Small-scale miners cry foul over fuel shortages

10 Jan, 2019 - 00:01 0 Views
Small-scale miners cry foul over fuel shortages

The Herald

Ishemunyoro Chingwere Business Reporter
Fuel shortages that have dogged the economy since last year, are now posing a threat to the mining sector and small-scale miners have called on the Government to act decisively to avert the negative effects. The mining sector is Zimbabwe’s largest foreign currency earner led by gold exports.

Deliveries to Government’s single buying arm, Fidelity Printers and Refinery (FPR), jumped to 33,2 tonnes in 2018 from 24,8t in 2017. Small-scale miners accounted for the largest chunk of the haul after delivering 21,7 tonnes to Fidelity. Most of the small-scale mining activities are powered with energy from off the grid source with the miners relying heavily on alternative sources of energy, chief among them diesel and petrol. However, the country is currently experiencing acute fuel shortages due to increased consumption by industry and motorists among other uses against insufficient foreign currency to stock up adequately.

In an interview, Zimbabwe Miners‘ Federation (ZMF) president Henrietta Rushwaya, said there was a need for policy makers to cushion the small-scale mining sector so as to guarantee foreign currency earnings.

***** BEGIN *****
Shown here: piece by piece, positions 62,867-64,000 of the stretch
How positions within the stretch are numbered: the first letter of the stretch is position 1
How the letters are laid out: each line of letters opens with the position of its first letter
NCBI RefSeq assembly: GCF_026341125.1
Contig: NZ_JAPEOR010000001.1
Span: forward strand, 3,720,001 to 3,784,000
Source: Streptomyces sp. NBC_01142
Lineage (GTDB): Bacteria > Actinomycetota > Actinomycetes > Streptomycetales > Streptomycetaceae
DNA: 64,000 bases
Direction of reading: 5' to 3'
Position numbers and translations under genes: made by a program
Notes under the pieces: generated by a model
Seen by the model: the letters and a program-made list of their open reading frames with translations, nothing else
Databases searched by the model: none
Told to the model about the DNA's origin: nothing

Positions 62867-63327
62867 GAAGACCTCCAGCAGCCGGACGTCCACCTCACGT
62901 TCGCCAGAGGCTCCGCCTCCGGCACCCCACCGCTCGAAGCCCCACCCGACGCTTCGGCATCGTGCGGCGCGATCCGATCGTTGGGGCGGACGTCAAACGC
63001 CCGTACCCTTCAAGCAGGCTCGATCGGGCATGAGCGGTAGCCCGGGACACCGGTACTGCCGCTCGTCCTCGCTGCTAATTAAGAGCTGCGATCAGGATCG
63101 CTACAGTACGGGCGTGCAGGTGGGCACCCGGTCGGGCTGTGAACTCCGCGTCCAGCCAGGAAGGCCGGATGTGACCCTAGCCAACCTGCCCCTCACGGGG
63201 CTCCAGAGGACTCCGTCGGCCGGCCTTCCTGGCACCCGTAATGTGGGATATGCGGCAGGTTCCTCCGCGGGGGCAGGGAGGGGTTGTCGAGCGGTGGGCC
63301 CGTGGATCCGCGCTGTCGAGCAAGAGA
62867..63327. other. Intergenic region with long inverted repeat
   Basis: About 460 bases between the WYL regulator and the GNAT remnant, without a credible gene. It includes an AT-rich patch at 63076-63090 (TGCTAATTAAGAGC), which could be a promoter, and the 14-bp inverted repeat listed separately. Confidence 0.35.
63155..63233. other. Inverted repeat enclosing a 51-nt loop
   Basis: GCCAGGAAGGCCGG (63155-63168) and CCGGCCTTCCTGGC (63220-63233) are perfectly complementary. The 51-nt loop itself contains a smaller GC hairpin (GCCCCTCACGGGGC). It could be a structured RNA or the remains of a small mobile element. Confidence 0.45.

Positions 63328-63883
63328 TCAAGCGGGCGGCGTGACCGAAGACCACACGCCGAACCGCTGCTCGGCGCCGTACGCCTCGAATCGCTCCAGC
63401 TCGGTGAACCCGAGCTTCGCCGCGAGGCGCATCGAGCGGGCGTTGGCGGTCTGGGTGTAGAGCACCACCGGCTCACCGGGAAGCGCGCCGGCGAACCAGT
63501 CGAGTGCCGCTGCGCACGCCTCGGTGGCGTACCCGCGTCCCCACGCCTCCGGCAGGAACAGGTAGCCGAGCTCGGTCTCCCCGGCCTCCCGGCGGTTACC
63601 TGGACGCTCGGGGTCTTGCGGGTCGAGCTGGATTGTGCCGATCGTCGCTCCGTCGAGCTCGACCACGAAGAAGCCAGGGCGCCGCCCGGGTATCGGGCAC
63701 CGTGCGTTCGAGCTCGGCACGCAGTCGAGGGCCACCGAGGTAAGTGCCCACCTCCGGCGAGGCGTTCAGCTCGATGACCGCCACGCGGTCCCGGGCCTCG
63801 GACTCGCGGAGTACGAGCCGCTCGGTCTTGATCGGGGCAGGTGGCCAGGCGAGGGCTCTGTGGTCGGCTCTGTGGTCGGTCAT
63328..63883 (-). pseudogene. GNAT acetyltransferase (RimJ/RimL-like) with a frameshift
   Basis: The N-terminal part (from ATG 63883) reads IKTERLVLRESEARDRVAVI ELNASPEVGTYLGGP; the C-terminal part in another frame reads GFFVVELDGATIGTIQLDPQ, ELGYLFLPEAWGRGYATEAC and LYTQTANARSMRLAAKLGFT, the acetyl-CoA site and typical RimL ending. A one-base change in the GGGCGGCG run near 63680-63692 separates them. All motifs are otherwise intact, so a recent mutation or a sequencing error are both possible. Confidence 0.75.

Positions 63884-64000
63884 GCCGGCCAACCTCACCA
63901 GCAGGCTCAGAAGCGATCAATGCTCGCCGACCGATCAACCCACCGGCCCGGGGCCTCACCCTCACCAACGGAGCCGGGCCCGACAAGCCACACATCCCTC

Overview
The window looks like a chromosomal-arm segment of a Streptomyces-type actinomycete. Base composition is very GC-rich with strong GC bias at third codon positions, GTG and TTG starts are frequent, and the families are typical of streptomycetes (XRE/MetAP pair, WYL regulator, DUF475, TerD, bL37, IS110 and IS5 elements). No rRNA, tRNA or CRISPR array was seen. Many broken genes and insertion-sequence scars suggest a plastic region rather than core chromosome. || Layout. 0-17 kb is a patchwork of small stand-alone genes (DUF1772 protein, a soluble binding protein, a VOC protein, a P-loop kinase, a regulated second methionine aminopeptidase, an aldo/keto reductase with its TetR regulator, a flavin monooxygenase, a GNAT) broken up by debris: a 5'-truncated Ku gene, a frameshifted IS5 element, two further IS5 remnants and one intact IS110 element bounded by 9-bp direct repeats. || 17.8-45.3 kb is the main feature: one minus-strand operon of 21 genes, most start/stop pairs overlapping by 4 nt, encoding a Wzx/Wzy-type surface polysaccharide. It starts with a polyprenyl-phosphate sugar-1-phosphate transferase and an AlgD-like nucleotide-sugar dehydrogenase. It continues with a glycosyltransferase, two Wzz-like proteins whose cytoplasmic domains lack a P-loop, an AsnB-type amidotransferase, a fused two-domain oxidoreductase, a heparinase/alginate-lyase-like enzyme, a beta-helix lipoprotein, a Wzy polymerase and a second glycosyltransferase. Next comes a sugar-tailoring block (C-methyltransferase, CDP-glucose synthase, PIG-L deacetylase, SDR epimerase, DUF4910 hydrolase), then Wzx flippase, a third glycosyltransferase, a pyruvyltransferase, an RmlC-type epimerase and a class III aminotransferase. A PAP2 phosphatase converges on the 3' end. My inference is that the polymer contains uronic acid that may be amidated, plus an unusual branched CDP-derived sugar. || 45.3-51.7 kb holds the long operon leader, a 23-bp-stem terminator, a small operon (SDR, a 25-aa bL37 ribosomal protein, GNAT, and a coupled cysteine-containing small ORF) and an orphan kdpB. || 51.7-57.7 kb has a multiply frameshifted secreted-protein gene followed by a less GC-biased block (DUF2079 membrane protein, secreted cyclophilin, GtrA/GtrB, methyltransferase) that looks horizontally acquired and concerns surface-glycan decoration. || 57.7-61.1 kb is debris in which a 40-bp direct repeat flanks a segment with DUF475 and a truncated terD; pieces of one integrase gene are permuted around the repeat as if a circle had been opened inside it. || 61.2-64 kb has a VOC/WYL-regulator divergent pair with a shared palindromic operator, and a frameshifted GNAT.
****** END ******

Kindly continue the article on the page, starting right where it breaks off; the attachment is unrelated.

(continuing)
“In a situation like the one we are in, where the biggest challenge facing the economy is foreign currency, the last thing that anyone would want is any threat to the streams that are bringing the little that we have,” said Ms Rushwaya.

“There is no doubt that the availability of fuel is one such threat to the mining sector, particularly the small-scale mining sector and our appeal to Government is that please let’s find a solution that guarantees fuel to this productive sector.  Our sector (in 2018) accounted for almost 22 tonnes of gold deliveries to Fidelity, which totalled 33,2 tonnes and this is really a sign that as a sector we are playing ball towards the attainment of 100 tonnes per year as set out by Government.

“So our appeal is that let’s not have a situation where productive time and opportunity is lost in fuel queues,” she said.

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